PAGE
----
In the hands of such incompetents, incidents such as Fukushima or the widespread ignorance of science's actual position, collectively, insofar as one can be said to exist at all, on 'GMOs', would also, it is my theory, worry Feynman significantly. People to question (by reading what they have said about such matters) about this stuff could include Chomsky.
Feynman spoke of being remorseful - by continuing to work on the bomb, which per se he hadn't really wanted to have anything to do with but shown that nazis could use such a bomb against them he understood that he had to protect society - but when Germany was defeated he should have stopped and he regretted not realising it at the time.
So returning to what Feynman would make of all the stupidness corporations are up to at the moment, along with militarised governments, the world over, I think it makes sense to refer to his criticism of NASA and his criticism of the existence of 'atom bombs' after the war was over. I think we should consider what he'd say about Fukushima and nuclear power in general, as well as his views on solar and genuinely 'clean' energy, with safety as the absolute priority always. Would he think we should restrict nuclear physics to established research facilities and find ways to keep corporate power away from decisions relating to such an important field of human knowledge?
The issue widens to so many others but above all climate change. What would Feynman's view be of the treatment of evidence by the world's corporations and thus by being in cahoots with them, the so-called 'liberal' media eg the Guardian or BBC or other broad sheets, generally speaking?
Feynman's views on titles and 'lapels' (military insignia) are an important thing to note also when deciding what the often-correct scientist would say about the way things are today. It doesn't matter who you are, what your name is, how clever you are, or anything else, when you make an assertion, what matters is whether or not it agrees with experiment/experience. Nothing else. That, in a nutshell, Feynman explains across the internet from beyond the grave to some 'small' but not insignificant audience, is the key to 'science'.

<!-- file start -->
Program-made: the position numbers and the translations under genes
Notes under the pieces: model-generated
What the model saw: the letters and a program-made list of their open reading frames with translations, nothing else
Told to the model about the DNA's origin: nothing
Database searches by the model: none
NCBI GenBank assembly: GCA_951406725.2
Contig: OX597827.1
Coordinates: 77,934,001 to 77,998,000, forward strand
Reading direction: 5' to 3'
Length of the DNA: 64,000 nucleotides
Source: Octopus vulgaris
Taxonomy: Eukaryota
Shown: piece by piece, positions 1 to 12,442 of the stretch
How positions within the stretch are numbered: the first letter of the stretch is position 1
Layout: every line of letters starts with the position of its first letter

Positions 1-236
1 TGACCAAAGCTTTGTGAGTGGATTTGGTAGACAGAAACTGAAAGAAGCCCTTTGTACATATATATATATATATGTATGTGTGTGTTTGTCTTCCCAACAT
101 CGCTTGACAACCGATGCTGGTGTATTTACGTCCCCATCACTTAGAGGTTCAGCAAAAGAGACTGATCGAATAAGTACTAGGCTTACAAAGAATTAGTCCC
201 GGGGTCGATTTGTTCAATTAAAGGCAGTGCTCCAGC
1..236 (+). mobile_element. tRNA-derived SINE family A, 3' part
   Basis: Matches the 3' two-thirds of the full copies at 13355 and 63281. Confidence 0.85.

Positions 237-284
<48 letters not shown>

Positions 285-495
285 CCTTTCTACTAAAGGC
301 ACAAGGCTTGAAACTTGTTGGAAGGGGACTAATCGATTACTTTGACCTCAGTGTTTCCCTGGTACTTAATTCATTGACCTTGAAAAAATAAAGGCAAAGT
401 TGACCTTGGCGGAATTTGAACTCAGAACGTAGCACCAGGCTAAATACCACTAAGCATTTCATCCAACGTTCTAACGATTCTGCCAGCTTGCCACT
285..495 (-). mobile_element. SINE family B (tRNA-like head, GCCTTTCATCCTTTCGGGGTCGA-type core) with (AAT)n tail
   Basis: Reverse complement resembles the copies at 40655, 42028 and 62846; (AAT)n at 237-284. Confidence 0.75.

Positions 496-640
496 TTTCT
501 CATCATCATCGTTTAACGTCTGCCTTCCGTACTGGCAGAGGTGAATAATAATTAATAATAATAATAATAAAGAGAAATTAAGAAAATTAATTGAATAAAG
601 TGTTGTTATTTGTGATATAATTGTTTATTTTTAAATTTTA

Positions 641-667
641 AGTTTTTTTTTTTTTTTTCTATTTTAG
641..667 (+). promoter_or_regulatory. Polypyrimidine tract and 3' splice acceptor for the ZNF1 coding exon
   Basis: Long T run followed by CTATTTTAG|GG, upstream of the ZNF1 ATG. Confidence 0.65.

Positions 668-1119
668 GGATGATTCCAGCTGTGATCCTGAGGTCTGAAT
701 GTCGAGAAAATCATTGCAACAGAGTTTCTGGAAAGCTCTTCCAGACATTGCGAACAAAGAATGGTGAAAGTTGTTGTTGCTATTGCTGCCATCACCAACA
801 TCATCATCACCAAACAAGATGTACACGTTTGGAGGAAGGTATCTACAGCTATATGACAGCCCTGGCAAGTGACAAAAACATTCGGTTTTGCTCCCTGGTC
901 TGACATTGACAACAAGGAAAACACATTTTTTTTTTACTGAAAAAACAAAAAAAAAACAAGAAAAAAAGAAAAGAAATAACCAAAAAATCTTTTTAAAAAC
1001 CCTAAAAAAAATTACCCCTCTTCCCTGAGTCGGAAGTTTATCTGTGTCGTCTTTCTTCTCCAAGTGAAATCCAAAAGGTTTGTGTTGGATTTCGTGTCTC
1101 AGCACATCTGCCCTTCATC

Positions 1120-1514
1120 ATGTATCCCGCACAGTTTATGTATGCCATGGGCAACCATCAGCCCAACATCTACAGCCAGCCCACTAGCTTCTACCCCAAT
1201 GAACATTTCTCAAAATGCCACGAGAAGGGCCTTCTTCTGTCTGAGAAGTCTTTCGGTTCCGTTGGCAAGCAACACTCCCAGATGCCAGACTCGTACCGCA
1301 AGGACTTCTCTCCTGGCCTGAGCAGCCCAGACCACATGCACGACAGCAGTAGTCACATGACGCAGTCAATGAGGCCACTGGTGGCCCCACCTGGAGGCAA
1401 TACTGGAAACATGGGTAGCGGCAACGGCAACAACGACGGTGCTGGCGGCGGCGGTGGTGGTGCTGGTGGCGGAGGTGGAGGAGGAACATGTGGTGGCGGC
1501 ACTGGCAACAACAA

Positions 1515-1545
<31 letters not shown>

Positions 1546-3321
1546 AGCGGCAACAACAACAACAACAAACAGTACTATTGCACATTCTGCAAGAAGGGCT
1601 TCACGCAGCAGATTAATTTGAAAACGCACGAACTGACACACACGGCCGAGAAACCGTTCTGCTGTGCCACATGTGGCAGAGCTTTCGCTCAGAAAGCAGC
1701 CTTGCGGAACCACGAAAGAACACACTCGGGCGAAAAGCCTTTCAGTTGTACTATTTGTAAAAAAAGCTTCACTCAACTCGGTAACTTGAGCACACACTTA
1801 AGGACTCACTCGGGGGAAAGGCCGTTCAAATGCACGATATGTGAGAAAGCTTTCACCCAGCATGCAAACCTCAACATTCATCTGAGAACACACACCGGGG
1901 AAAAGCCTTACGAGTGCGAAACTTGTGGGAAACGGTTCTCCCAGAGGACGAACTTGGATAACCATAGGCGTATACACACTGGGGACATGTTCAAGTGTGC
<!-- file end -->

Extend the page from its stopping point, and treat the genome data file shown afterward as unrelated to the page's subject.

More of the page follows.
And remember also, reader, that snarks can be boojums. As Feynman points out, some imagine that << the same conditions always produce the same results >> when in reality we find that much of what we thought was 'determined' is produced by 'probability' and not by any known cause and effect situation.
For example you know that a fixed percentage of the photons will reflect, you don't know which ones, you cannot in any instance at all predict whether it will be one of the photons to reflect or one which carries on through the glass or other reflective surface.
This means, Feynman explains, that "all" (in reality many, but he does say all, for he is often a tad glib or imprecise, in his non-mathematical remarks, is old Feynie) our notions about science (many dogmas YOU are groomed to treat as gospel truth, O reader) are thrown out - the universe, he is at pains to tell us, is 'nutty'. "I don't understand it either", he says, the audience laughs, but only partly aware that they are laughing at science itself, with him. And that audience was far far more intelligent than today's audiences, and Feynman didn't even think much (intellectually) of THAT one, let alone the hyperconsumer masses of today. Corbyn protects 'the many' and Johnson and Starmer protect 'the few' - but nobody tries to make ANY of them, many or few, one iota less stupid, or shall we be euphemistic and say 'more intelligent'?
So, let's look really closely now at where Feynman sees the real problem with scientific advancement in our western society and others like it - it lies in where administrators, politicians and capitalists call the shots and scientists, engineers, the people with the evidence and the details, are treated as 'grunts'. Have a wee look:
Extracts transcribed by me from a CNN interview of Feynman: << PRESENTER: Was this an accident that did not have to happen?
FEYNMAN: Yes it was. It was an accident where we had many many warnings that there was something wrong and that it might sooner or later go off and the warnings were disregarded.
PRESENTER: [..] disregarded for what reason?